This person was way out of line, and I've felt safe otherwise, but 1/100 hostel experiences going wrong like this were enough to get me to be a little more cautious. I also recommend bringing a door stopper with you to feel extra safe if you're staying in a private room.
3. Stay Sober and Stay Public
This brings me to my third point. I enjoy a nice cocktail now and then, I will admit, but I try to take it easy when traveling alone to err on the side of caution. This advice applies to everyone, not just women--please don't walk around alone at night. Use the buddy system if you can, tell people where you're going, and avoid leaving public places with strangers. We all have needs, so to speak, so if you do find yourself hooking up, trust your intuition! If something doesn't feel right, it probably isn't. This is one of my favorite articles on the ways women tend to minimize situations that make us uncomfortable. Most of all, we minimize our own discomfort. I know I do, anyway. It's easier said than done to stop doing this, but please, if you feel uncomfortable, listen to yourself. It can wait.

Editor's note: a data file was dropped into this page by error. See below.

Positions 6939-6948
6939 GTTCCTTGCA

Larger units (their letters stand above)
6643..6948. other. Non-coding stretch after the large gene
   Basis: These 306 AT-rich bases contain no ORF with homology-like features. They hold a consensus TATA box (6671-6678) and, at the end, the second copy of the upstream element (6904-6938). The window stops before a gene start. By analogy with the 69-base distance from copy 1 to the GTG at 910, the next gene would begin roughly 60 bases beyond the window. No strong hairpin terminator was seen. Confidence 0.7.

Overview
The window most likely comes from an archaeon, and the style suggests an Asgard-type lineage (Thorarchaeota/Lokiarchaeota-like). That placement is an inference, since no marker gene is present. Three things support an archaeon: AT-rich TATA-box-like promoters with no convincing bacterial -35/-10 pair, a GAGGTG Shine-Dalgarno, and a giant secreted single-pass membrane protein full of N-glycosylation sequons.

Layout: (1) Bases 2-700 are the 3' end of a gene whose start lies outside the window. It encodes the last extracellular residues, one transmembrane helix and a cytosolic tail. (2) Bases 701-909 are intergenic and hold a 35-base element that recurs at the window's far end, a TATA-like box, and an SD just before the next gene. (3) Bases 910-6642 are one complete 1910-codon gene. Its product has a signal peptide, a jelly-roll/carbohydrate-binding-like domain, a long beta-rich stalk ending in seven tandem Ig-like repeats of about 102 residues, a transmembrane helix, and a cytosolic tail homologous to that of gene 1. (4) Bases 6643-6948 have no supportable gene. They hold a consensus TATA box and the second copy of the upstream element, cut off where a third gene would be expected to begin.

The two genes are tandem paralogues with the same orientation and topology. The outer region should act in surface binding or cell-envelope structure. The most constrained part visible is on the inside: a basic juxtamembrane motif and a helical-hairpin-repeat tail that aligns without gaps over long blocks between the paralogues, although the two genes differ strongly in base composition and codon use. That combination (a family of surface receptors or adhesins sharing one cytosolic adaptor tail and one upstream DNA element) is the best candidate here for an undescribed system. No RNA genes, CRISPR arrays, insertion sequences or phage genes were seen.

4. Planning, Planning, Planning
At the very least, I like to plan for my first night in a new destination. Try to arrive while it's still daytime, if possible. Figure out how you're going to get to your hostel from whatever airport, bus stop, or train station you arrive at. Take screenshots on your phone of detailed transit instructions, your hostel or hotel's address, and perhaps even a picture of your route on Google Maps. It's also worth noting that Google lets you download offline maps, which is super helpful!
I've had trips where it was nice to plan every train ride, hostel, and activity beforehand--but I've also enjoyed trips where I took it a day at a time. If you're going to do the latter, rigorously plan your first night and go from there. I always like to have the first night booked.